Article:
I'm sure that most of you have a natural history themed library of books, barging those of your partner or kids out of the way to be in full view for the admiring hoardes to inspect. Sod the gardening and cookery books, make way for the latest New Naturalist!! Send the P D James collection into the cupboard, I want all of my south American field guides on show (in descending order of height, spines all aligned...)
Do you stand back and admire them? Do you proudly look on as another new tome shines out from the others, promising hours of dipping into? Do you also recognise those that are showing their age or are in distress due to active service?
My New Naturalist volume on British Thrushes that I purchased on publication in the late 1970s has faded to a ghost image of its original state. The reds are now a pale apricot and the thrush illustration is a vague sketch made in a see-through pencil as opposed to the robust blackness that the artist originally drew. The Birds of Pakistan (Vol 1) by Roberts looks as though it has been left out in the sun for the past twenty years - and it certainly hasn't been to Pakistan!
I was amused to see that Skev's latest blog header shows a line-up of some of his lepidoptera books, including volume 1-7 of The Moths and Butterflies of Great Britain and Ireland. Just like mine, volumes 1 and 2 have discoloured, and had he volumes 9 and 10 on show I bet they would appear like mine, looking as if they had been present in a room full of cigar smokers over the twenty odd years since they have been published. My early Poysers from the mid-seventies are more dirty-buff than the white they used to be.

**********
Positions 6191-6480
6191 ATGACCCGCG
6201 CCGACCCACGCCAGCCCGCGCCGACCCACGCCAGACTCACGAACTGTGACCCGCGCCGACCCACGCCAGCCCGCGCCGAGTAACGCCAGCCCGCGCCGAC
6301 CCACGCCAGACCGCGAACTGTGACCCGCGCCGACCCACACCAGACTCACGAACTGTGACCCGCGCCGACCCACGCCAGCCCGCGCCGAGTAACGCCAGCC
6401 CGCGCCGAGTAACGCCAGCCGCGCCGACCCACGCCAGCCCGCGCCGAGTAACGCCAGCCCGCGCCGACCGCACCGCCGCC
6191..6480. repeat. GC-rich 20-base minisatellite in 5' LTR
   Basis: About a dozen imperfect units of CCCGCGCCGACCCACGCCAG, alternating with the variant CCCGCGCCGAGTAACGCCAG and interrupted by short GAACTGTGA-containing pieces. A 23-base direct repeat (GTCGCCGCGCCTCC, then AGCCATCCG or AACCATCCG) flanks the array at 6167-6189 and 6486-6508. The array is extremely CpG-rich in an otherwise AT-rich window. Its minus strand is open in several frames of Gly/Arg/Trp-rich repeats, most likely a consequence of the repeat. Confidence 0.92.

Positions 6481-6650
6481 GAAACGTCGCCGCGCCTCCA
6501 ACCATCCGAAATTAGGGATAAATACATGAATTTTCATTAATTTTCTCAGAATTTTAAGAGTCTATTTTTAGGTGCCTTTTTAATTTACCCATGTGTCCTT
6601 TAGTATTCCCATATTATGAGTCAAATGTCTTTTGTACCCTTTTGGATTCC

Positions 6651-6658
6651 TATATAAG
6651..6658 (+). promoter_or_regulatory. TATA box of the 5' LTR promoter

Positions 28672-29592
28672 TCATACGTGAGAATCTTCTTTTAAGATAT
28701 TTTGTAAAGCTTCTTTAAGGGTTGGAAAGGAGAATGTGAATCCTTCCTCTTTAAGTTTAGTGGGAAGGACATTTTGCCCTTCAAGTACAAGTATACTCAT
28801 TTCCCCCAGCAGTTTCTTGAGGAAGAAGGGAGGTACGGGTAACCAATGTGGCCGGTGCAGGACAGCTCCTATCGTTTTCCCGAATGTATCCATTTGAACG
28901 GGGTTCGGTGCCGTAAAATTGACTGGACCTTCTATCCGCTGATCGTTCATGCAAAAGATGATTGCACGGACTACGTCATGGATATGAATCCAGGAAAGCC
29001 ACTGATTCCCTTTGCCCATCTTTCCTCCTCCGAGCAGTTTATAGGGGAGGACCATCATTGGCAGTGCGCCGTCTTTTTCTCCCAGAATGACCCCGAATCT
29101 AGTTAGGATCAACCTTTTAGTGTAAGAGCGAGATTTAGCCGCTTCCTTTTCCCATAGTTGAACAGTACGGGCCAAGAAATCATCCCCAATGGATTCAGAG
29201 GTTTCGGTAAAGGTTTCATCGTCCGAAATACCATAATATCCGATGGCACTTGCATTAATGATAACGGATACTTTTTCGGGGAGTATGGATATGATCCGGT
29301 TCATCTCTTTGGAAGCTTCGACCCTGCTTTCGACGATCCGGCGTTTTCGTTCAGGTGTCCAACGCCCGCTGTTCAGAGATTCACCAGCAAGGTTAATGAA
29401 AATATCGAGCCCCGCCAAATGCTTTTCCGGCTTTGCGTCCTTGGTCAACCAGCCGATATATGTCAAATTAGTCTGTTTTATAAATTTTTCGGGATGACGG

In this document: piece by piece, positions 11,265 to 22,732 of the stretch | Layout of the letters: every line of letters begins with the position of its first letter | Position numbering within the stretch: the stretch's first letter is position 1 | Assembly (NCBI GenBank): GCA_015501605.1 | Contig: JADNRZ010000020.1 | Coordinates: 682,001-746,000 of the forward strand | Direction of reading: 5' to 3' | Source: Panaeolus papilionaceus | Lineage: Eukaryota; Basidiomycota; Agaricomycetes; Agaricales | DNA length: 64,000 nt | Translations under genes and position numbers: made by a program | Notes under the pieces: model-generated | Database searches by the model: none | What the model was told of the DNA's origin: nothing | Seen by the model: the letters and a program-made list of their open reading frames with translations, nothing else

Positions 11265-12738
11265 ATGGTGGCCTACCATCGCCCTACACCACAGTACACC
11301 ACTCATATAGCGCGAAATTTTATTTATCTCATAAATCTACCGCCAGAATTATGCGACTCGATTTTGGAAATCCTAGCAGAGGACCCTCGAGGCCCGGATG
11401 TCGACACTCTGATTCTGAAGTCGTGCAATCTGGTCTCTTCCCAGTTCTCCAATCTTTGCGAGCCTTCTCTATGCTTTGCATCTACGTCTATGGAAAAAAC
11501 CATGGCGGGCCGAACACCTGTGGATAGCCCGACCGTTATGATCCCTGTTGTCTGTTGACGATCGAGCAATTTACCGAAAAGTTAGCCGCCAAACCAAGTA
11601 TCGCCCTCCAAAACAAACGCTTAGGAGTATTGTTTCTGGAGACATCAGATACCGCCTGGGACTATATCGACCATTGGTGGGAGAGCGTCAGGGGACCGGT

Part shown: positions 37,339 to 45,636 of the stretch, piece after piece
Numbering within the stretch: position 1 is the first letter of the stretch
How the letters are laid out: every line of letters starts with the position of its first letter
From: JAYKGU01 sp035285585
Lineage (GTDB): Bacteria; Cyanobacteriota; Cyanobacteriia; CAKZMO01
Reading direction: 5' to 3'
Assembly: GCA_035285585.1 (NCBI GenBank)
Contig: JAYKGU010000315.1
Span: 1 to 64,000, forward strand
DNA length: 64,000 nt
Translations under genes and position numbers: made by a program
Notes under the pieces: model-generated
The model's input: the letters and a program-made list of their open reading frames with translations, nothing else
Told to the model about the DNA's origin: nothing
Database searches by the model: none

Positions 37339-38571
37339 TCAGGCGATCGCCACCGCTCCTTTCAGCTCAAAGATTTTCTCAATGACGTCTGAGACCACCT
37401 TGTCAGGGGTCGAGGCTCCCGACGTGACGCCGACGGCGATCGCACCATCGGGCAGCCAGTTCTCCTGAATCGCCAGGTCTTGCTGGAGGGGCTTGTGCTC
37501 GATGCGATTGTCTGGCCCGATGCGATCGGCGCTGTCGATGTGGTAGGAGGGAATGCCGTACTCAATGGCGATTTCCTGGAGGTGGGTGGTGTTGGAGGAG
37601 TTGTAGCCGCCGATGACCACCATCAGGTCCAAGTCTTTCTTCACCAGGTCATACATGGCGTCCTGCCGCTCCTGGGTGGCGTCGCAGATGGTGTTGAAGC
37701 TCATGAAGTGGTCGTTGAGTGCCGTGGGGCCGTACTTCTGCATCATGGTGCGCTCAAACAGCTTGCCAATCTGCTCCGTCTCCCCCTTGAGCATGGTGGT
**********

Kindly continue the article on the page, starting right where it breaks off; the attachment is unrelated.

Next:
WOUNDED IN ACTION
My first edition Skinner is the dirtiest book I own. Because it has been used 'in the field' a combination of rain, grass, splattered moths and compromised fingers have seen that a second layer coats not just the cover and spine but most of the inside pages as well. There are several species attached to the plate on which they are depicted... Top prize, however, goes to my copy of The Birds of Borneo, Sumatra, Bali and Java by Mackinnon and Phillips that came with me to Malaysia in 1994. On a slippery descent from the top of Bukkit Teresek in Taman Nagara, I fell heavily, scattering the contents of my rucksack across the muddy floor. The said guide came off really badly, coated in mud and sending me into mourning - it was brand new and was nursed like a child owing to its importance as an identification aid. After careful cleaning it served its purpose for the rest of the trip and to this day has a brown caste, that I now consider to be a badge of honour won whilst on active service.
Birds of Surrey (Wheatley) arrived with a hole the size of a ten-pence piece on the back dust jacket; Lars Jonssons original mini-guide to the Mediterranean (not the combined field guide) with ripped cover due to lazy picking up of book in one hand; blood from a small cut on my ear finding its way onto Skinner (second edition); New Naturalist 'Wild Flowers of Chalk and Limestone' jacket totally gone AWOL - I could go on.
They might just be books, but they all have their own tales beyond those that may be inside them.